The Dirty Secret of Using Threat Intelligence for Alert Enrichment
December 11, 2023
Say that you’re a police detective who never investigates suspects without a criminal record. Whenever a person becomes a suspect, you look at their clean history and decide to give them a pass. The verdict: You’re a lousy detective.
Yet this type of shallow investigation is common practice in cyber defense. Most SOC teams use threat intelligence (TI) to enrich their alerts. This works great when there is a match with a known-bad indicator of compromise (IOC): an IP address, domain, or file hash. These are strong signals of a true positive.
But what about when there isn’t a match? While TI sources are extremely useful in identifying true positives, they are very doubtful indicators of true or false negatives. In the field of machine learning and statistical calculation, we call this type of categorization the confusion matrix. The problem with TI is that bad actors are increasingly adept at hiding or minimizing their digital footprint and that by the time an IOC is recorded as malicious, they’ve already moved on.
Heard of avsvmcloud[.]com?
avsvmcloud[.]com was the domain used for command and control in the SUNBURST supply chain attack that compromised 18,000 victims in 2020 (when attackers inserted malicious code into SolarWinds Orion software). TI sources gave avsvmcloud[.]com a clean bill of health until the public disclosure of the hack, after which Microsoft and other companies seized the domain and sinkholed the SUNBURST malware C2.
It’s very possible that alerts for abnormal outbound communications showed up in the SOCs in at least some of the victim organizations, but analysts ignored the alerts because avsvmcloud[.]com was not flagged as malicious. This allowed the attackers to go about their business undetected for at least seven months until FireEye detected the attackers after they had stolen Mandiant’s red team tools.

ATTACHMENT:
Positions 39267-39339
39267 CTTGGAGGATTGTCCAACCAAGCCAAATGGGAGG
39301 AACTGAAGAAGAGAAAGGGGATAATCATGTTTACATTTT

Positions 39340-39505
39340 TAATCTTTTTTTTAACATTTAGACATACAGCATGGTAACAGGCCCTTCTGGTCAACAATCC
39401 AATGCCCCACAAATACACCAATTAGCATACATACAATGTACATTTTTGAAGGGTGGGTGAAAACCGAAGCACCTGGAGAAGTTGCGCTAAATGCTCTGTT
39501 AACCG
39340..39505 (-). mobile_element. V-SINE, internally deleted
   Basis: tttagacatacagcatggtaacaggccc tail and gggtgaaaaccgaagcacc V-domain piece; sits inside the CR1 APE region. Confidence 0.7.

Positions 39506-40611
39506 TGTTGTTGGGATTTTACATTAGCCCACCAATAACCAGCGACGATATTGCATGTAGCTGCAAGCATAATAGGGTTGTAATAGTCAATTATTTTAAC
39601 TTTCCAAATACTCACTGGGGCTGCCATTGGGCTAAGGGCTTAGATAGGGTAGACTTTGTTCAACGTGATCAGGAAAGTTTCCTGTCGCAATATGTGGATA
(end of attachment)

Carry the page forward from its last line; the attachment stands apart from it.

While the SUNBURST attackers were highly sophisticated, this example illustrates perfectly how many organizations rely too heavily on TI sources.
How Attackers Evade Detection by Threat Intelligence Sources
Unfortunately for SOC teams, it’s getting easier for attackers to stay under the radar. First, public cloud resources make it easier than ever to create dynamic infrastructure for their campaigns so that they can constantly change IP addresses and domains. For example, AWS and other cloud service providers provide fresh pools of IP addresses, so that an attacker can use an IP address for two hours before it’s picked up by another organization. This dynamism makes it difficult for TI to catch up.
Second, threat actors are better prepared, with pools of strategically aged domains, some with considerable rankings in search engines. In the example of SUNBURST, the attackers had registered avsvmcloud[.]com two years prior.
Third, malware authoring tools check their IP addresses, domain names, and file hashes against public TI sources, including freemium offerings from vendors.